Classified UK Defence Papers Discovered At A Bus Stop In The Southeast Of London

The BBC reported that sensitive defence documents containing details about the British military had been discovered at a bus stop in England.

The BBC said that the papers included proposals for a likely UK military presence in Afghanistan, as well as talks about the possible Russian response to the British warship HMS Defender’s travel through waters off the Crimean shoreline last week.

The broadcaster said a member of the public who wanted to remain unnamed contacted them when they discovered the pile of documents, about 50 pages in all, in a soggy pile on Tuesday behind a bus stop in Kent, southeast of London.

The Ministry of Defence said an employee had reported the loss of the papers last week, but it didn’t provide details about the incident or confirm the documents were discovered at a bus stop.

It said in a statement that the Ministry of Defence was notified last week of an incident in which sensitive defence papers were found by a member of the public and that the department takes the security of information very seriously and that an inquiry has been launched, and that it would be improper to discuss the matter further.

John Healey, the defence spokesperson for the opposition Labour party, said the incident was both disturbing and troubling, and that ministers must be able to verify to the public that national security hasn’t been threatened, that no military or security operations have been affected and that the proper procedures were in position to ensure nothing like this occurs again.

The HMS Defender upset Russia’s military on Wednesday when it navigated south of the Crimean Peninsula in a Black Sea region that Moscow maintains as its territorial waters.

Numerous countries, including the United Kingdom, don’t accept Russia’s 2014 occupation of Crimea from Ukraine and consider that expanse to be Ukrainian waters.

But if these documents were so classified, why were they printed out so that they could be misplaced and why was this person carrying them to take them on the bus? And at what level of official would someone be carrying current and sensitive information on a broad spectrum of topics as HMS Defender and Afghanistan as a hard copy? Something smells fishy to me.

Or was it the Russians, it’s not as if they’ve not extracted classified documents from Whitehall before, but then the Russian’s wouldn’t have handed them to the BBC! And to leave such a large amount of sensitive classified documents in a soggy heap behind a bus stop implies more than just absent-mindedness, although stranger things have happened, you do have to wonder.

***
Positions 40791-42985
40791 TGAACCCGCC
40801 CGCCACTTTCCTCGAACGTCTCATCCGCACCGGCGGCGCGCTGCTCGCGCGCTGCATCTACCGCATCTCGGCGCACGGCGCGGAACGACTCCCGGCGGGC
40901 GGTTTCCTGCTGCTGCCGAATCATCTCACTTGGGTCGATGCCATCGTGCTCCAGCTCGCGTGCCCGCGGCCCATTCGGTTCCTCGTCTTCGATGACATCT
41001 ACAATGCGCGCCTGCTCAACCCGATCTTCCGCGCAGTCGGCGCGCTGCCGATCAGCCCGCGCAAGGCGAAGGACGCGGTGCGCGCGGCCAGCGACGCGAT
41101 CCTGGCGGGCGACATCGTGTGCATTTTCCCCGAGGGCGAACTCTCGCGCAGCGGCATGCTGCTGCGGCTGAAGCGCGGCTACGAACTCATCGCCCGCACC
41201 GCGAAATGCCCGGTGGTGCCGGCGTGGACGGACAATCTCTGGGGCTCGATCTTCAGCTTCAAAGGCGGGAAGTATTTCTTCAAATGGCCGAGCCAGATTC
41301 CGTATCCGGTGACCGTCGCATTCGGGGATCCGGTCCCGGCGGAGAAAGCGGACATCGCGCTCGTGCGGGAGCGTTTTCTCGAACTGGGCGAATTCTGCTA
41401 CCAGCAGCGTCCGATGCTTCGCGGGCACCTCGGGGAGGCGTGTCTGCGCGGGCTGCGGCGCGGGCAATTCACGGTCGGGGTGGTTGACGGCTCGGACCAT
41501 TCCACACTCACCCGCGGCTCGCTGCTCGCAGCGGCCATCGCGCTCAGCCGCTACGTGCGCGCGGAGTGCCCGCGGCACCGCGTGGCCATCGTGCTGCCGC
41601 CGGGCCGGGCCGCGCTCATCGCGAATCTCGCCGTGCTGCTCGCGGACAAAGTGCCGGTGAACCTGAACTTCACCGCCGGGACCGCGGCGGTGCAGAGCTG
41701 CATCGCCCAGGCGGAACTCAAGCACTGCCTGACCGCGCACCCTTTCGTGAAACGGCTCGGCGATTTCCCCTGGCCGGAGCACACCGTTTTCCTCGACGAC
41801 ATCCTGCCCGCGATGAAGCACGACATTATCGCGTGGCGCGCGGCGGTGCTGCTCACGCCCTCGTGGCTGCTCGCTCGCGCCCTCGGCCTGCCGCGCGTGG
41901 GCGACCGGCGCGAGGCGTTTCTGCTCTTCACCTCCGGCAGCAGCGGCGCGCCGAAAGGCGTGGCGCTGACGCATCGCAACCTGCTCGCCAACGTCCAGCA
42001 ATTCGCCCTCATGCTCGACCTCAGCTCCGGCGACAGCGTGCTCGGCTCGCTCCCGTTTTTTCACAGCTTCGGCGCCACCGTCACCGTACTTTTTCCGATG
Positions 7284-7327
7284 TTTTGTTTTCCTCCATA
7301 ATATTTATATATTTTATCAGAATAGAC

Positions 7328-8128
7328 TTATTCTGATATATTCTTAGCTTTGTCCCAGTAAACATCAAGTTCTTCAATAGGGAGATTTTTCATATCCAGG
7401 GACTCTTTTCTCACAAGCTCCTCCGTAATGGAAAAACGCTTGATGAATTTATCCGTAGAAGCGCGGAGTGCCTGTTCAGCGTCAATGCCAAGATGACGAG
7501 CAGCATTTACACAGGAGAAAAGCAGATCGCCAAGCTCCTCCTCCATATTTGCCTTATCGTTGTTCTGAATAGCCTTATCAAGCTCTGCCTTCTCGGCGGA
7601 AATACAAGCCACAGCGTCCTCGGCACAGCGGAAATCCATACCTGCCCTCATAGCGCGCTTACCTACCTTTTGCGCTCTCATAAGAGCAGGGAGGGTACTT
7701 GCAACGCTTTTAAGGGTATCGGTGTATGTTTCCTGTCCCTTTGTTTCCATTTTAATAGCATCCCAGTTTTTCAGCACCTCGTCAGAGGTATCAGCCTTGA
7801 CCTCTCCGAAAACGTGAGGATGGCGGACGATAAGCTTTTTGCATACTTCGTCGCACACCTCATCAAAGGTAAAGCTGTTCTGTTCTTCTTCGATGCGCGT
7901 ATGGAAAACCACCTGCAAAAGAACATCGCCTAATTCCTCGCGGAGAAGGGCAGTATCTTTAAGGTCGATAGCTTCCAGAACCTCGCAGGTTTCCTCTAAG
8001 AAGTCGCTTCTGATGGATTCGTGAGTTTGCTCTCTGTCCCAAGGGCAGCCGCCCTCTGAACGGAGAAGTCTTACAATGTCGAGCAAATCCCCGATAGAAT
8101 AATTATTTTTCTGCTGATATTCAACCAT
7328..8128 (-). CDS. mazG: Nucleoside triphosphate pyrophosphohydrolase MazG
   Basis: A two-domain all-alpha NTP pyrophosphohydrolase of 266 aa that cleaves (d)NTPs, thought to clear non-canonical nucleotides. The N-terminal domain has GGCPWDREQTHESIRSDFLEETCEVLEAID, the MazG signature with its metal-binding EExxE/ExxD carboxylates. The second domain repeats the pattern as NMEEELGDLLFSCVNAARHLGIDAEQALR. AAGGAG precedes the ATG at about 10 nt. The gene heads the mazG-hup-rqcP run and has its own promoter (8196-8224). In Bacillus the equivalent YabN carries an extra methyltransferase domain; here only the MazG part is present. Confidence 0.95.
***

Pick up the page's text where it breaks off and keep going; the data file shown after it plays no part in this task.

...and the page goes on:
But I can only see three imbeciles here. The person that left the documents at the bus stop, the person that found them and gave them to the press instead of back to the MoD, and the BBC for publicising national defence papers, and in 2021, in this digital world that we live in, people shouldn’t be carrying around sensitive documents.

And of course, it’s typical of the BBC to divulge these sensitive documents sooner than to act in the national interest and just return them, and I hope that the messenger knows that in the United Kingdom, the Official Secrets Act is a law, not a contract and that individuals are bound by it whether or not they have signed the act.

So, could this force the government to reform its safety methods to stop further leaks, so that they do their jobs properly, or is it that these details aren’t classified since the papers legal team would have checked with the MoD, meaning that this is a distraction as usual.

Published by Angela Lloyd

My vision on life is pretty broad, therefore I like to address specific subjects that intrigue me. Therefore I really appreciate the world of politics, though I have no actual views on who I will vote for, that I will not tell you, so please do not ask! I am like an observation station when it comes to writing, and I simply take the news and make it my own. I have no expectations, I simply love to write, and I know this seems really odd, but I don't get paid for it, I really like what I do and since I am never under any pressure, I constantly find that I write much better, rather than being blanketed under masses of paperwork and articles that I am on a deadline to complete. The chances are, that whilst all other journalists are out there, ripping their hair out, attempting to get their articles completed, I'm simply rambling along at my convenience creating my perfect piece. I guess it must look pretty unpleasant to some of you that I work for nothing, perhaps even brutal. Perhaps I have an obvious disregard for authority, I have no idea, but I would sooner be working for myself, than under somebody else, excuse the pun! Small I maybe, but substantial I will become, eventually. My desk is the most chaotic mess, though surprisingly I know where everything is, and I think that I would be quite unsuited for a desk job. My views on matters vary and I am extremely open-minded to the stuff that I write about, but what I write about is the truth and getting it out there, because the people must be acquainted. Though I am quite entertained by what goes on in the world. My spotlight is mostly to do with politics, though I do write other material as well, but it's essentially politics that I am involved in, and I tend to concentrate my attention on that, however, information is essential. If you have information the possibilities are endless because you are only limited by your own imagination...

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